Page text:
No job too lowly for high-flier

No job too lowly for high-flier

Not too long ago, Philip Wee picked up a box of golf balls in a sports shop along Orchard Road.

The smartly dressed salesman got up and went to the cash register to ring up the sale. As he was doing that, Mr Wee decided to pick up a second box.

The salesman was congenial enough but in Mr Wee's books, he was no different from a robot.

"I increased sales for him by 100 per cent. If he were professional enough, he could have said, 'These are good prices, sir. Are you sure you wouldn't like another box?' "

He adds with a laugh: "And if he dared, he could have also said, 'You are going to lose them anyway.' After all, balls go all over the place when golfers play."

Service and professionalism, says Mr Wee, drive sales and this is something every business would do well to remember.

He should know. He has spent most of his professional life practising or preaching service. It has also taken him places; he went from a lowly porter at the Selfridges department store in London in the 1970s to country manager for Ikea in Singapore, a position he left five years ago.

Today, the tall, trim 66-year-old with a penchant for trendy glasses runs Claymore Training and Consultancy, which provides retail advice and training services. His clients include Far East Flora, Khoo Teck Puat Hospital and his former employer, Ikea.

"I only take on jobs which I enjoy," he says with a laugh.

It's a philosophy which has guided him all his life, and one he believes job seekers, especially the young, should heed.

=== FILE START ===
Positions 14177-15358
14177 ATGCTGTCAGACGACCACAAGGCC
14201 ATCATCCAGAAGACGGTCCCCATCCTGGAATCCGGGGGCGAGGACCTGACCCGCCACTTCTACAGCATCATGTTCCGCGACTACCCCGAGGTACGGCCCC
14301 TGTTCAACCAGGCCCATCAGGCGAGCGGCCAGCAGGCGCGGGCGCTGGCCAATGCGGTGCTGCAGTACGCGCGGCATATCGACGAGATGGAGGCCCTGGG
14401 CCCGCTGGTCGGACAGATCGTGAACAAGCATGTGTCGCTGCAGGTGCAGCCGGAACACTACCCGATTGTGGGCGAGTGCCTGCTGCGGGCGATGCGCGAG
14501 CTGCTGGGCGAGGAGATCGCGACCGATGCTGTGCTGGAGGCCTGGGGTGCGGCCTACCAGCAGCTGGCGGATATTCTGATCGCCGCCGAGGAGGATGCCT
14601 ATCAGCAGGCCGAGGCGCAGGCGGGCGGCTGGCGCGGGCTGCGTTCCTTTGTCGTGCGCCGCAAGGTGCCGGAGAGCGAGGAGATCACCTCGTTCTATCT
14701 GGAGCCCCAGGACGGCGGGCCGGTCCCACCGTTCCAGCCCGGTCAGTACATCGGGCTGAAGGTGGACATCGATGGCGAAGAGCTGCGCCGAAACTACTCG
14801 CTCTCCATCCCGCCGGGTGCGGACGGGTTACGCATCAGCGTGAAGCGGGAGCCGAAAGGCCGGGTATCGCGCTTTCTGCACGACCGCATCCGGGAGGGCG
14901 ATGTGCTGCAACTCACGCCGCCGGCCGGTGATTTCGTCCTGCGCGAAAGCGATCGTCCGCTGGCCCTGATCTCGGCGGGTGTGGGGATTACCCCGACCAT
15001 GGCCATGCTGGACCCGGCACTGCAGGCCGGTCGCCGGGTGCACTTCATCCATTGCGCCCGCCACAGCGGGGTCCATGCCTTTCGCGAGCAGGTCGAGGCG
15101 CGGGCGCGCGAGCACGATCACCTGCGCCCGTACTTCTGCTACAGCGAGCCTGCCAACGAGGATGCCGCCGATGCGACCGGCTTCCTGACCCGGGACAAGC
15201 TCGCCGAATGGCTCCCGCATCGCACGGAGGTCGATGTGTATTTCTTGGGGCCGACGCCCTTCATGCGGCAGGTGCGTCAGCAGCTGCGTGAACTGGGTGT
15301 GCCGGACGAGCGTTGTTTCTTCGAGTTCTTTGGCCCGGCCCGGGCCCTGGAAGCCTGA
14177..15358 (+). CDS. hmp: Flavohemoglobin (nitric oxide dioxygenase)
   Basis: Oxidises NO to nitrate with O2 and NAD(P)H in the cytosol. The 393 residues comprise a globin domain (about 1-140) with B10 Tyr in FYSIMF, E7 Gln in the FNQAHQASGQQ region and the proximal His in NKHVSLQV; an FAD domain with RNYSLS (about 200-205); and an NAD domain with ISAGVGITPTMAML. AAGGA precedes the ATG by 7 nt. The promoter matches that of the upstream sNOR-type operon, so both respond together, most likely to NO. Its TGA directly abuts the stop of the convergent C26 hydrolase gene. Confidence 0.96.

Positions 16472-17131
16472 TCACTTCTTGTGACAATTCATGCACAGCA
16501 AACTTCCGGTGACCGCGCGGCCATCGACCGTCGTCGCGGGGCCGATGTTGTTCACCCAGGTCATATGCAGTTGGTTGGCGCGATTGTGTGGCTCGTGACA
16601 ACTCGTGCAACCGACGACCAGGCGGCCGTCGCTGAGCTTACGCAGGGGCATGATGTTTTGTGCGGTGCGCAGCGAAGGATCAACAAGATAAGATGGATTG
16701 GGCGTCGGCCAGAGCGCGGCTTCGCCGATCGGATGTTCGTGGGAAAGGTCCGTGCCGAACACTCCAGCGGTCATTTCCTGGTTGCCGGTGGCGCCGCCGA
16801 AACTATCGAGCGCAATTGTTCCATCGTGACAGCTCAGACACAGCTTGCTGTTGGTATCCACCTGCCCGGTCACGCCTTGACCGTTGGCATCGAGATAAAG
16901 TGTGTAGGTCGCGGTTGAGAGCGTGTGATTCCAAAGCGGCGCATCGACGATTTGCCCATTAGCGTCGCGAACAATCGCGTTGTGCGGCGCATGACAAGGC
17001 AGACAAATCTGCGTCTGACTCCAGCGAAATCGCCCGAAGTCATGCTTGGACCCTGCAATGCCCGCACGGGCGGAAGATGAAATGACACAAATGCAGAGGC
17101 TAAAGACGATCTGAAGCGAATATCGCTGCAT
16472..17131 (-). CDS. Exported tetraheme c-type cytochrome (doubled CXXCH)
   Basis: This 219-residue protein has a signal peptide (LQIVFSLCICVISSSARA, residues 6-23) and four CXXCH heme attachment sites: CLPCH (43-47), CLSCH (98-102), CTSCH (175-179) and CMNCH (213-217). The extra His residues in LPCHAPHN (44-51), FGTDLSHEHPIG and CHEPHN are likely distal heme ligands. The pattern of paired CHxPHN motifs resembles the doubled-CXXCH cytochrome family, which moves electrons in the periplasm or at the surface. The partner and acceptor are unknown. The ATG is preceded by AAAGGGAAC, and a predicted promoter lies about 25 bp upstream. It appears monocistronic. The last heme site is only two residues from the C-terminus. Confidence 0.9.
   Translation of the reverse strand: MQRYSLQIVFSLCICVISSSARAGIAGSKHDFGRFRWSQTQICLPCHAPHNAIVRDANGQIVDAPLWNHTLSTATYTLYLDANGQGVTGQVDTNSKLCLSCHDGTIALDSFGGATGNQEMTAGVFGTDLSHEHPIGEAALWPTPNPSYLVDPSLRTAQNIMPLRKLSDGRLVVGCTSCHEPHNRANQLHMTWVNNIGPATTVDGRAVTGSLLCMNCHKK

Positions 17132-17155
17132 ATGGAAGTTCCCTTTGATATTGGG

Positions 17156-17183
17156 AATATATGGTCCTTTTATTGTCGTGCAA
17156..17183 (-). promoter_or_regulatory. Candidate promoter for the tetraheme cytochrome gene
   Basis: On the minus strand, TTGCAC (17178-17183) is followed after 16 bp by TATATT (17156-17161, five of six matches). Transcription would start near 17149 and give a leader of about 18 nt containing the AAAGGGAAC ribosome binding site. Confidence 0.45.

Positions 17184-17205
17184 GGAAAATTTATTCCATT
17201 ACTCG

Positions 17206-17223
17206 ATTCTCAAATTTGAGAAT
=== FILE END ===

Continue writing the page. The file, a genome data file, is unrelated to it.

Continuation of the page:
"Don't just go for money and title," he says. "Enjoying what you do is more important. And work for a company which can give you training. When you are good, the title and the money will come."

His life certainly bears that out.

He is the younger of two children of a manager and a dressmaker. His late father started out working for the colonial government. However, the Raffles Institution alumnus' impeccable command of English so impressed the late tycoon and philanthropist Lien Ying Chow that the latter employed him to write letters, and run Wah Hin, a ship-chandling company.

The family lived in a semi-detached house on Claymore Road. Next to the house was a field separated by a hedge.

"That's where I practised high jumping. As the hedge grew higher, I had to jump higher too," says the 1.82m Mr Wee, a high jump champion at St Joseph's Institution.

Although he and his sister were chauffeured to school, their parents saw to it that they were not so privileged that they "lost the plot".

Mr Wee had to iron his own clothes and, once a week, clean up the mess made by the eight Alsatians his father kept.

From a young age, he also had to learn to care for his parents, both of whom suffered from ill health. His father had chronic diabetes; his mother suffered a couple of strokes in her early 30s which led her to lose her hearing and ability to speak.

Mr Wee acquitted himself better in sports than in studies but managed to pass his Senior Cambridge examinations, the equivalent of today's O levels.

"My father probably hoped that I could have done better but he was not devastated. He suggested that I go into teaching."

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